Blowing mains but not HT is strange, but may be EL34 has failed. Be damned sure that HT fuse is correct...

Does it blow fuses with EL34's removed?? If it does not then it's a failed EL34...

-Jon
Not necessarilly a failed EL34. An arcing socket can/will blow a mains fuse, and only if there is a tube in it.
 

John Phillips

Member
Messages
13,040
Strange nonetheless that it blows the mains fuse and not the HT - assuming you have the right values for both!

Where are you? (ie, what supply voltage are you running at?) If you have the 240V fuse value in the mains and are running on 110-120, it will blow when the amp is putting out a lot of power no matter what tubes you have in, simply because the current demand is greater. But with only two tubes in it likely won't blow since the maximum power draw is roughly halved, which brings you back down below the fuse rating for double the supply voltage...

I could be wrong of course, but check that first. From memory the HT should be 1A and the mains 3A at 240V but 5A at 110V.

I would also bias it cooler than that, if you can. 70% is too hot for amps like this that can develop more than the tubes can really handle, you need to be in the 50-60% region ideally.
 

Greazygeo

Member
Messages
1,181
John Phillips said:
Strange nonetheless that it blows the mains fuse and not the HT - assuming you have the right values for both!

Where are you? (ie, what supply voltage are you running at?) If you have the 240V fuse value in the mains and are running on 110-120, it will blow when the amp is putting out a lot of power no matter what tubes you have in, simply because the current demand is greater. But with only two tubes in it likely won't blow since the maximum power draw is roughly halved, which brings you back down below the fuse rating for double the supply voltage...

I could be wrong of course, but check that first. From memory the HT should be 1A and the mains 3A at 240V but 5A at 110V.

I would also bias it cooler than that, if you can. 70% is too hot for amps like this that can develop more than the tubes can really handle, you need to be in the 50-60% region ideally.
1 amp and 3 amp is correct and is what is in there...Im in USA running 120VAC. The selector is set on 115V, so I don't doubt the amp is running harder than it would be at 115V. I've thought about getting a variac and setting it at 115V and see how it is.
The bias supply is adjustable and I had it at 28, 30 and 32ma. It sounds best (to me) at 32ma with these tubes. I dont mind lowering it alittle, but it really doesnt seem to be running hot.

It seems most times I hear of old Orange amps having troubles is running newer tubes. This amp has never given me any trouble with the Mullard's....I just don't really want to have to fork out the bucks for them now, but it might come to that :mad:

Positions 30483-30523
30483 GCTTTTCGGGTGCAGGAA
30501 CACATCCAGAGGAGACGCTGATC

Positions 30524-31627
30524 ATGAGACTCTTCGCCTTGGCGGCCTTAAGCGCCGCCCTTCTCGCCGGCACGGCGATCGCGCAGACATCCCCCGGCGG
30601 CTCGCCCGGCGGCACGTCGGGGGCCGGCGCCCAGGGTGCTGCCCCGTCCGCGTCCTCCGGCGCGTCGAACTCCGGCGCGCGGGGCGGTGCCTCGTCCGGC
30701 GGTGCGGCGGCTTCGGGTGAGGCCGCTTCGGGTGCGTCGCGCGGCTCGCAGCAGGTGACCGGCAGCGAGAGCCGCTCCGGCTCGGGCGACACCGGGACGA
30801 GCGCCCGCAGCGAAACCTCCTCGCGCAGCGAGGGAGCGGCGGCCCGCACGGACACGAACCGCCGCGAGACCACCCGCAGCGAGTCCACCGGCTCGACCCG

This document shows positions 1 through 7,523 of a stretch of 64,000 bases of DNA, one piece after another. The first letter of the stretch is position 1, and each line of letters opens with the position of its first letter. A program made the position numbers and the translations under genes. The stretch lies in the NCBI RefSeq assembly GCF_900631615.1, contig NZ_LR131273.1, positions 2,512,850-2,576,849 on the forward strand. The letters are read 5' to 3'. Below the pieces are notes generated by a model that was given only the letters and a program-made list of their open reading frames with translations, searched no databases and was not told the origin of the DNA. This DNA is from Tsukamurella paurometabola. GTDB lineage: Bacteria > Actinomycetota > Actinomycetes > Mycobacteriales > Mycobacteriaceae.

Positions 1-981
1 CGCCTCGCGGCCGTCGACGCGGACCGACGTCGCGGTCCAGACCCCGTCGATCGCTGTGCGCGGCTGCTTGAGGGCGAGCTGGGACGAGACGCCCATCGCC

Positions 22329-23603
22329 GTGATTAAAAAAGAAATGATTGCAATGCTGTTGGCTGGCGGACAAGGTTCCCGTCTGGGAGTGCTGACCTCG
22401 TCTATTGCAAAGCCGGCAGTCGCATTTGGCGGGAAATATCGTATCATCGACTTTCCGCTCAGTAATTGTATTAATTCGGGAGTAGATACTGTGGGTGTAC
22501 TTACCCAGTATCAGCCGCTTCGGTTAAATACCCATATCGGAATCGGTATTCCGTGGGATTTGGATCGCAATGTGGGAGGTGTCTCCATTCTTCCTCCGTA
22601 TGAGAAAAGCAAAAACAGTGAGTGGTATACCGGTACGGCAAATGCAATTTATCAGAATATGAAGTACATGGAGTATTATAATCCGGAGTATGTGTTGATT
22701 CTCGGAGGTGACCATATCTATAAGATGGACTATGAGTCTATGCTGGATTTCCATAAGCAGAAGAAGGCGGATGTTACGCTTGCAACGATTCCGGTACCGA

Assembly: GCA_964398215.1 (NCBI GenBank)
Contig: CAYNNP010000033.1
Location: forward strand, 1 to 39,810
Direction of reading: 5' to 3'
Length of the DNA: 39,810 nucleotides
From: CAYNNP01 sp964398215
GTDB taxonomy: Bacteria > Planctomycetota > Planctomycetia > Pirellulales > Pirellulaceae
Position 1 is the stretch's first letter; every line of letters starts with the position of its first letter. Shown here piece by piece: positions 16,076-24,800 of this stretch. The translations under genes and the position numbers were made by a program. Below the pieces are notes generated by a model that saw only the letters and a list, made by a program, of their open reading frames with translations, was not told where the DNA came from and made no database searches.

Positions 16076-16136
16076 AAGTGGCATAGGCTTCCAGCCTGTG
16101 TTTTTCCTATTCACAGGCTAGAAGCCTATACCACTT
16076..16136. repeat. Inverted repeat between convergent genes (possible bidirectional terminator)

John Phillips

Member
Messages
13,040
Greazygeo said:
1 amp and 3 amp is correct and is what is in there...Im in USA running 120VAC.
That's exactly what I thought. 3A is the correct fuse value for 240V. For 120V you're going to need more - that amp will probably draw around 375-400W at full power, which is about 3.1 to 3.5A at 120V, so it's not surprising a 3A fuse is blowing. If you have any doubts about this, measure the AC current input to the amp while cranking it with all four tubes in. You need the lowest fuse value (slo-blo) above the peak current demand the amp requires.

The bias supply is adjustable and I had it at 28, 30 and 32ma. It sounds best (to me) at 32ma with these tubes. I dont mind lowering it alittle, but it really doesnt seem to be running hot.
It won't at idle, but watch what happens when you crank it. If you measure the tube dissipation at full power, you may well find it's well over the rated tube power. Mullards will take it, but many modern types won't.

It seems most times I hear of old Orange amps having troubles is running newer tubes. This amp has never given me any trouble with the Mullard's....I just don't really want to have to fork out the bucks for them now, but it might come to that.
I would. I don't think they're poor value for money even now, since they're far more reliable, long-lasting and better-sounding than any new-production tubes.
 

scottosan

Silver Supporting Member
Messages
507
John Phillips said:
That's exactly what I thought. 3A is the correct fuse value for 240V.
Thats a great point. Double the voltage equals half the amps. 100 watt Marshalls are 2A and 1/2 amp in the UK, but 4 amp and 1 amp in the US. I guarantee that amp needs more than a 3A fuse running 110v
 

Greazygeo

Member
Messages
1,181
John Phillips said:
That's exactly what I thought. 3A is the correct fuse value for 240V. For 120V you're going to need more - that amp will probably draw around 375-400W at full power, which is about 3.1 to 3.5A at 120V, so it's not surprising a 3A fuse is blowing. If you have any doubts about this, measure the AC current input to the amp while cranking it with all four tubes in. You need the lowest fuse value (slo-blo) above the peak current demand the amp requires.

It won't at idle, but watch what happens when you crank it. If you measure the tube dissipation at full power, you may well find it's well over the rated tube power. Mullards will take it, but many modern types won't.

I would. I don't think they're poor value for money even now, since they're far more reliable, long-lasting and better-sounding than any new-production tubes.
So you think a 4 amp would work ok? I think I have 4 and 5 amp fuses around here....then I might try those Svet's again and save my Mullards for recording...unless they just sound bad!

I did find some quads of GE 6CA7's for not too bad a price, I always liked those in my old '72 50 watt (till I found some Mullard KT88's that is :D). I have not found any quads of Mullards, just lots of pairs.